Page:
Skip directly to content

Tuberculosis

Tuberculosis (TB) is a bacterial infection caused by a germ called Mycobacterium tuberculosis. The bacteria usually attack the lungs, but they can also damage other parts of the body. TB spreads through the air when a person with TB of the lungs or throat coughs, sneezes or talks. If you have been exposed, you should go to your doctor for tests. You are more likely to get TB if you have a weak immune system.

Symptoms of TB in the lungs may include:

  • A bad cough that lasts 3 weeks or longer
  • Weight loss
  • Coughing up blood or mucus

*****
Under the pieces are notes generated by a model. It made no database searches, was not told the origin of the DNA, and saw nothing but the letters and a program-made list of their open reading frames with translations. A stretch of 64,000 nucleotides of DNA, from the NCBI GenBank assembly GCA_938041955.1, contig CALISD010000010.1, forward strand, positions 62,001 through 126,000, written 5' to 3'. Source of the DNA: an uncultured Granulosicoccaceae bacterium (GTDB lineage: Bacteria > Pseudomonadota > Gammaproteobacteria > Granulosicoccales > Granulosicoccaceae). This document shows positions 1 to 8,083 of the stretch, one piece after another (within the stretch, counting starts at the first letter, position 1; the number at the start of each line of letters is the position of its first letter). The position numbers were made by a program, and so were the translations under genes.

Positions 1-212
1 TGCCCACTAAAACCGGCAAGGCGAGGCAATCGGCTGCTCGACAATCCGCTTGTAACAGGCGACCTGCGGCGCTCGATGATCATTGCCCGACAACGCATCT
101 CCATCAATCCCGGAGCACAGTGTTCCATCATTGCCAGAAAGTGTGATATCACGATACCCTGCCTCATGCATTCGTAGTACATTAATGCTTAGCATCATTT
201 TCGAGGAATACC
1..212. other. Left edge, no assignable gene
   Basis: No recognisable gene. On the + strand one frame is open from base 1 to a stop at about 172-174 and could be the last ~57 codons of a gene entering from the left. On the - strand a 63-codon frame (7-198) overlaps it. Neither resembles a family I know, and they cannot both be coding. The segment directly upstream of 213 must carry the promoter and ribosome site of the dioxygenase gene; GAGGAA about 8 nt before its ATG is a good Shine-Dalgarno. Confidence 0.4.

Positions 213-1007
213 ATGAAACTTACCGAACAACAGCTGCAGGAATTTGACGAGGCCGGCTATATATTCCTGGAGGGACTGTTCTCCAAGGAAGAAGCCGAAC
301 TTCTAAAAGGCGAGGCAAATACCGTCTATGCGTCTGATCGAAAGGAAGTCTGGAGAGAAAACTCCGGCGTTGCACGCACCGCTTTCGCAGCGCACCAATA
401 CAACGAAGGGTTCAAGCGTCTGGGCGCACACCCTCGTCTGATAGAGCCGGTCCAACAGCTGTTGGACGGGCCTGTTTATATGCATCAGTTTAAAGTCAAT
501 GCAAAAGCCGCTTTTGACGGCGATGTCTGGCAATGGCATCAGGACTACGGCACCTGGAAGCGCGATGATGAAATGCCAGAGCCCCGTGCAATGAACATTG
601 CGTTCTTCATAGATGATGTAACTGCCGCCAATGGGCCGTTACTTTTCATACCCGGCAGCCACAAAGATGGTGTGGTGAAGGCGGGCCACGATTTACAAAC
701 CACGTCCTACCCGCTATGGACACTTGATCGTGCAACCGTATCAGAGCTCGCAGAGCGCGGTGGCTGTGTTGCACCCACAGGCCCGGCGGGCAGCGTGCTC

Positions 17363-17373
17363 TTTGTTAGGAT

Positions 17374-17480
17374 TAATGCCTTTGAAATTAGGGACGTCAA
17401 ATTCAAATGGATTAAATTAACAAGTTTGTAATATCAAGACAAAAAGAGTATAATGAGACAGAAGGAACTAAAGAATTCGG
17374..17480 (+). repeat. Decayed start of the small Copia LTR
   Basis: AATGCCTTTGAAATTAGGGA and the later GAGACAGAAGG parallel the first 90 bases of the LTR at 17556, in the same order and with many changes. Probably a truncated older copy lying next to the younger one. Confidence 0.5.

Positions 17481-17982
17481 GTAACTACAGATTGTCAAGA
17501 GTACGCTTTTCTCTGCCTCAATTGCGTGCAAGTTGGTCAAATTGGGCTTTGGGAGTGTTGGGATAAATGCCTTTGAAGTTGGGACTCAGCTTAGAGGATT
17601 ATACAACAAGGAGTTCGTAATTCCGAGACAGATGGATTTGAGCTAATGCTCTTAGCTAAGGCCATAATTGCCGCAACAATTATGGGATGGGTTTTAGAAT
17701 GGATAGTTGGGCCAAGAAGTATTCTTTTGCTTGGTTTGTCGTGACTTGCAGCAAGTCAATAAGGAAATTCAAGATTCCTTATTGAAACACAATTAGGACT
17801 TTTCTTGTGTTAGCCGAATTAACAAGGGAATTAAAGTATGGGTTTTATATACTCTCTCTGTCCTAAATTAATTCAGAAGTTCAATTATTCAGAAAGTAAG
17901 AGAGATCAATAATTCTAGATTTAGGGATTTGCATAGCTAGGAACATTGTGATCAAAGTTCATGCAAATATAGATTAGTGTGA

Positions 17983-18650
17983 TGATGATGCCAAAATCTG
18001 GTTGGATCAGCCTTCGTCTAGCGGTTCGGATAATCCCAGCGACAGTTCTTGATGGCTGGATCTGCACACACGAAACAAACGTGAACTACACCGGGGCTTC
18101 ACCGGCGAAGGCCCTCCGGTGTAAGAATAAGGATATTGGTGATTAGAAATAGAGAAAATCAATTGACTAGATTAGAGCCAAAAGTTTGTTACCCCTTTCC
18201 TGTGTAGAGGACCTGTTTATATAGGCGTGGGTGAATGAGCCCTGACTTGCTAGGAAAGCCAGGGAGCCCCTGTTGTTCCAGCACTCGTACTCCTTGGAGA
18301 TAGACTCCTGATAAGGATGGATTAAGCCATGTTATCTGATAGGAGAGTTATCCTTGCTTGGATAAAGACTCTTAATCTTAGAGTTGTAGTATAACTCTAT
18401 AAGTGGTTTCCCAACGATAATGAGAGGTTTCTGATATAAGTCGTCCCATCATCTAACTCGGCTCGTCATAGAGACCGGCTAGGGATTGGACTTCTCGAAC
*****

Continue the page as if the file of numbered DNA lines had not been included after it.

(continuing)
• Weakness or fatigue
  • Fever and chills
  • Night sweats

Treatment is difficult and requires long courses of multiple antibiotics. Contacts are also screened and treated if necessary. If not treated properly, TB can be deadly. You can usually cure active TB by taking several medicines for a long period of time. People with latent TB can take medicine so that they do not develop active TB. Antibiotic resistance is a growing problem in (extensively) multi-drug-resistant tuberculosis. Prevention relies on screening programs and vaccination, usually with BCG vaccine.